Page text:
Discerning the survival advantage among patients with prostate cancer who undergo radical prostatectomy or radiotherapy

The limitations of cancer registry data

Stephen Williams, Jinhai Huo, Karim Chamie, Marc C. Smaldone, Christopher D. Kosarek, Justin E. Fang, Leslie M. Ynalvez, Simon P. Kim, Karen E. Hoffman, Sharon H. Giordano, Brian F. Chapin

    Research output: Contribution to journalArticle

    15 Citations (Scopus)

    Abstract

    BACKGROUND: The objective of this study was to compare the overall survival of patients who undergo radical prostatectomy or radiotherapy versus noncancer controls to discern whether there is a survival advantage according to prostate cancer treatment and the impact of selection bias on these results. METHODS: A matched cohort study was performed using the Surveillance, Epidemiology, and End Results (SEER)-Medicare-linked database. In total, 34,473 patients ages 66 to 75 years were identified who were without significant comorbidity, were diagnosed with localized prostate cancer, and received treatment treated with surgery or radiotherapy between 2004 and 2011. These patients were matched to a noncancer control cohort. The rates of all-cause mortality that occurred within the study period were compared. Cox proportional hazards regression analysis was used to identify determinants associated with overall survival. RESULTS: Of 34,473 patients who were included in the analysis, 21,740 (63%) received radiation therapy, and 12,733 (37%) underwent surgery. There was improved survival in patients who underwent surgery (hazard ratio, 0.35; 95% confidence interval, 0.32-0.38) and in those who received radiotherapy (hazard ratio, 0.72; 95% confidence interval, 0.68-0.75) compared with noncancer controls. Overall survival improved significantly in both treatment groups, with the greatest benefit observed among patients who underwent surgery (log rank P<.001). CONCLUSIONS: Population-based data indicated that patients with prostate cancer who received treatment with either surgery or radiotherapy had improved overall survival compared with a cohort of matched noncancer controls. Surgery produce longer survival compared with radiation therapy. These results suggest an inherent selection-bias because of unmeasured confounding variables.

    Original languageEnglish (US)
    JournalCancer
    DOIs
    StateAccepted/In press - 2017

    Fingerprint

    Prostatectomy
    Registries
    Prostatic Neoplasms
    Radiotherapy
    Survival
    Neoplasms
    Selection Bias
    Confidence Intervals
    Confounding Factors (Epidemiology)
    Therapeutics
    Medicare
    Comorbidity
    Epidemiology
    Cohort Studies
    Regression Analysis
    Databases
    Mortality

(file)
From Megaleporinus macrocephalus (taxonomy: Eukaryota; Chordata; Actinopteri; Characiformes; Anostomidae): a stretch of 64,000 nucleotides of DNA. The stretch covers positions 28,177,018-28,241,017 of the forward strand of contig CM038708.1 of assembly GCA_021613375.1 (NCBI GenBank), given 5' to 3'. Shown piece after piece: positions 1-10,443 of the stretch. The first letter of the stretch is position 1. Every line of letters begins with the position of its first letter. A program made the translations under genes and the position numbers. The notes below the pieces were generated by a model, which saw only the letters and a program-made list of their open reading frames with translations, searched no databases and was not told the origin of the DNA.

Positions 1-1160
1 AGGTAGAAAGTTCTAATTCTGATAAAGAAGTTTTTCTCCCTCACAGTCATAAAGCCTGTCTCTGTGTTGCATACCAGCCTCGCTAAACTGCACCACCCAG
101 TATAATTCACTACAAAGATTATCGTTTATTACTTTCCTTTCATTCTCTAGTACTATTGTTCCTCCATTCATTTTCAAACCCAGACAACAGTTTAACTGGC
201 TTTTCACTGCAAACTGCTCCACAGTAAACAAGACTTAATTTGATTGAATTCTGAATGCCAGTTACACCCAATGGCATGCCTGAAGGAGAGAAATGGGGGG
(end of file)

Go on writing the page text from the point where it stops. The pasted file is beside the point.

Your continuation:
Population

    Keywords

    • Outcomes
    • Prostate cancer
    • Prostatectomy
    • Survival
    • Treatments
    • Utilization

    ASJC Scopus subject areas

    • Oncology
    • Cancer Research

    Cite this

    Discerning the survival advantage among patients with prostate cancer who undergo radical prostatectomy or radiotherapy : The limitations of cancer registry data. / Williams, Stephen; Huo, Jinhai; Chamie, Karim; Smaldone, Marc C.; Kosarek, Christopher D.; Fang, Justin E.; Ynalvez, Leslie M.; Kim, Simon P.; Hoffman, Karen E.; Giordano, Sharon H.; Chapin, Brian F.

    In: Cancer, 2017.

    Research output: Contribution to journalArticle

    Williams, Stephen ; Huo, Jinhai ; Chamie, Karim ; Smaldone, Marc C. ; Kosarek, Christopher D. ; Fang, Justin E. ; Ynalvez, Leslie M. ; Kim, Simon P. ; Hoffman, Karen E. ; Giordano, Sharon H. ; Chapin, Brian F. / Discerning the survival advantage among patients with prostate cancer who undergo radical prostatectomy or radiotherapy : The limitations of cancer registry data. In: Cancer. 2017.
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    abstract = "BACKGROUND: The objective of this study was to compare the overall survival of patients who undergo radical prostatectomy or radiotherapy versus noncancer controls to discern whether there is a survival advantage according to prostate cancer treatment and the impact of selection bias on these results. METHODS: A matched cohort study was performed using the Surveillance, Epidemiology, and End Results (SEER)-Medicare-linked database. In total, 34,473 patients ages 66 to 75 years were identified who were without significant comorbidity, were diagnosed with localized prostate cancer, and received treatment treated with surgery or radiotherapy between 2004 and 2011. These patients were matched to a noncancer control cohort. The rates of all-cause mortality that occurred within the study period were compared. Cox proportional hazards regression analysis was used to identify determinants associated with overall survival. RESULTS: Of 34,473 patients who were included in the analysis, 21,740 (63{\%}) received radiation therapy, and 12,733 (37{\%}) underwent surgery. There was improved survival in patients who underwent surgery (hazard ratio, 0.35; 95{\%} confidence interval, 0.32-0.38) and in those who received radiotherapy (hazard ratio, 0.72; 95{\%} confidence interval, 0.68-0.75) compared with noncancer controls. Overall survival improved significantly in both treatment groups, with the greatest benefit observed among patients who underwent surgery (log rank P<.001). CONCLUSIONS: Population-based data indicated that patients with prostate cancer who received treatment with either surgery or radiotherapy had improved overall survival compared with a cohort of matched noncancer controls. Surgery produce longer survival compared with radiation therapy. These results suggest an inherent selection-bias because of unmeasured confounding variables.",